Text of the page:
The COVID-19 pandemic is giving Northern medical students a new sense of purpose for positive change in Northern communities.
The Northern Ontario School of Medicine (NOSM) had made changes to its curriculum to let fourth year MD students carry on despite not being able to work on the frontlines. NOSM faculty worked quickly to introduce a new curriculum that focused on building advocacy leadership skills that would lead to impactful change, said the school.
“The new curriculum provided students with the opportunity to pursue topics that matter to them while having real, positive impacts on patient care and population health in Northern and rural contexts,” said Dr. Erin Cameron, an NOSM assistant professor.
NOSM said the new curriculum was broken down into several parts, such as academic sessions related to the pandemic; Research and Advocacy Pandemic (RAP) Rounds — which is a forum for discussing new evidence, clinical practices and public health strategies around COVID-19 — and the Northern and Rural Health Advocacy Projects, where students identified an issue and then acted on it.
One of the examples was a recent initiative called Project Connect. Students collected gently used cell phones to be refurbished and given to survivors of domestic violence, said the school.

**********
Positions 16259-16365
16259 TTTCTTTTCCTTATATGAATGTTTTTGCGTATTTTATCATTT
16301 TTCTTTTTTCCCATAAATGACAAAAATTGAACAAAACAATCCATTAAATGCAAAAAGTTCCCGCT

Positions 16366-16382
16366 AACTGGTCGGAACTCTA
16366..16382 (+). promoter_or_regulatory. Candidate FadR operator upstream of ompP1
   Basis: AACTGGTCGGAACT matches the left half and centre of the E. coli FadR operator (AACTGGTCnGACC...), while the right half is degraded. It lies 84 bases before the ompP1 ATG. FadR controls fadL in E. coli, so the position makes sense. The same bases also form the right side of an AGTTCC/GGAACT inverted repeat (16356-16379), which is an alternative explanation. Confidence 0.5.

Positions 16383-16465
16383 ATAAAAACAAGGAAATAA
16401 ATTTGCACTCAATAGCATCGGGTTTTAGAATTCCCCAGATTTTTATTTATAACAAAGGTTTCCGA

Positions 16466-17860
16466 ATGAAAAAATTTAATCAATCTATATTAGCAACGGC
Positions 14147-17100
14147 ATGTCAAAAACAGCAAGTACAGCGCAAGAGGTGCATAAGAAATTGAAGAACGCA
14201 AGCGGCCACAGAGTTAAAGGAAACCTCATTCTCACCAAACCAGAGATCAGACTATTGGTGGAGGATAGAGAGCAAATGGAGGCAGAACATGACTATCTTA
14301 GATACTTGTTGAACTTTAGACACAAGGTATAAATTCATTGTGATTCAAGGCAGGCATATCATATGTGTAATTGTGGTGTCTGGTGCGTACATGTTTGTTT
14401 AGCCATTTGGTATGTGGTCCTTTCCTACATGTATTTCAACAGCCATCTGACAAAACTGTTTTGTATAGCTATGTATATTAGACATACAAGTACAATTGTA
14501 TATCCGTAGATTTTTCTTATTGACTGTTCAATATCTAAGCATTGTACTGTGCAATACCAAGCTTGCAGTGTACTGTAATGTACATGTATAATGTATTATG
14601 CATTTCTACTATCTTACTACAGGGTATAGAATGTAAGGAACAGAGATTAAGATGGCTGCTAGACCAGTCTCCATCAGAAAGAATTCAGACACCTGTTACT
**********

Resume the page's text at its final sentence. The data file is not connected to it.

“Much about medicine is learning how to advocate for individual patients or advocating for change at the institutional and community levels,” Cameron remarked.
“The idea was to learn from and through the pandemic in real-time, with a focus on our Northern Ontario setting,” she added.
NOSM identified fourth-year medical student Rebecca Bourdon, who is helping spearhead the Project Connect effort. Bourton said the new curriculum made a lasting impact on her.
“As future health-care providers, it is important to remain vigilant in observing, and active in addressing, any gaps in healthcare as they occur, especially those that affect unfairly disadvantaged and vulnerable groups who may be unable to adequately advocate for themselves.” said Bourton.
She said the curriculum change allowed students to uncover disparities in public health that were either created by the pandemic or compounded by it.
“It gave us the opportunity to leverage our position to support and lobby for ways to address these inequities. This invaluable experience has ingrained in me the importance of being a health-care advocate, a role l will continuously strive to assume as a future physician,” said Bourton.
NOSM said the goal of the advocacy projects is to complement the existing curriculum of the MD program, which is a mandatory academic requirement for the Northern and Rural Health course and Social and Population Health course.
Students are also working on other projects such as new apps, educational infographics for patient education, advocacy letters to government ministers and Members of Parliament and action plans to support mental health.
“The pandemic provides a rich teaching and learning environment that is ever evolving,” said Dr. Cameron.
“As a socially accountable medical school, this new addition to the curriculum provides students with more opportunity to be health advocates. It was a team effort and is something we will continue for years to come.”